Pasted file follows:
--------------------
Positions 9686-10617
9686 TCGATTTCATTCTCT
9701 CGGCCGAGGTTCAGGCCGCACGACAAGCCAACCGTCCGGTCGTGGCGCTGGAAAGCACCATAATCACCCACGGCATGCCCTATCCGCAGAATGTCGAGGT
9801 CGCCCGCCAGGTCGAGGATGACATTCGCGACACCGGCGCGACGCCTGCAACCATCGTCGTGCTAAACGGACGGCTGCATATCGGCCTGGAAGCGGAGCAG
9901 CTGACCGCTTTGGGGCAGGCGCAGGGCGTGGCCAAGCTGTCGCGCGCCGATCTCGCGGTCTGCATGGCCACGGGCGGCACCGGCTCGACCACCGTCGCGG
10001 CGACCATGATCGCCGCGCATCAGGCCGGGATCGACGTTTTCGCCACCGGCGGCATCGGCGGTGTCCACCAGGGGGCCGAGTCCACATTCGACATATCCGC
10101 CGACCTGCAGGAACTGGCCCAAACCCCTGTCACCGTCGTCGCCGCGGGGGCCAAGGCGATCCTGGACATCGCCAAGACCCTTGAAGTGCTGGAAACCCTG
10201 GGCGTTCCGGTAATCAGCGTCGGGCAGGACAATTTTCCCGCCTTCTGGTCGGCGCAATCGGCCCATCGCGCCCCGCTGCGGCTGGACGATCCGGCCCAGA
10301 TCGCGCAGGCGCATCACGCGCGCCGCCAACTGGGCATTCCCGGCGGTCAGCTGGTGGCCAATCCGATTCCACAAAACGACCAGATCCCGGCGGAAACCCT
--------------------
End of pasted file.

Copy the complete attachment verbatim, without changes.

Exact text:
Positions 9686-10617
9686 TCGATTTCATTCTCT
9701 CGGCCGAGGTTCAGGCCGCACGACAAGCCAACCGTCCGGTCGTGGCGCTGGAAAGCACCATAATCACCCACGGCATGCCCTATCCGCAGAATGTCGAGGT
9801 CGCCCGCCAGGTCGAGGATGACATTCGCGACACCGGCGCGACGCCTGCAACCATCGTCGTGCTAAACGGACGGCTGCATATCGGCCTGGAAGCGGAGCAG
9901 CTGACCGCTTTGGGGCAGGCGCAGGGCGTGGCCAAGCTGTCGCGCGCCGATCTCGCGGTCTGCATGGCCACGGGCGGCACCGGCTCGACCACCGTCGCGG
10001 CGACCATGATCGCCGCGCATCAGGCCGGGATCGACGTTTTCGCCACCGGCGGCATCGGCGGTGTCCACCAGGGGGCCGAGTCCACATTCGACATATCCGC
10101 CGACCTGCAGGAACTGGCCCAAACCCCTGTCACCGTCGTCGCCGCGGGGGCCAAGGCGATCCTGGACATCGCCAAGACCCTTGAAGTGCTGGAAACCCTG
10201 GGCGTTCCGGTAATCAGCGTCGGGCAGGACAATTTTCCCGCCTTCTGGTCGGCGCAATCGGCCCATCGCGCCCCGCTGCGGCTGGACGATCCGGCCCAGA
10301 TCGCGCAGGCGCATCACGCGCGCCGCCAACTGGGCATTCCCGGCGGTCAGCTGGTGGCCAATCCGATTCCACAAAACGACCAGATCCCGGCGGAAACCCT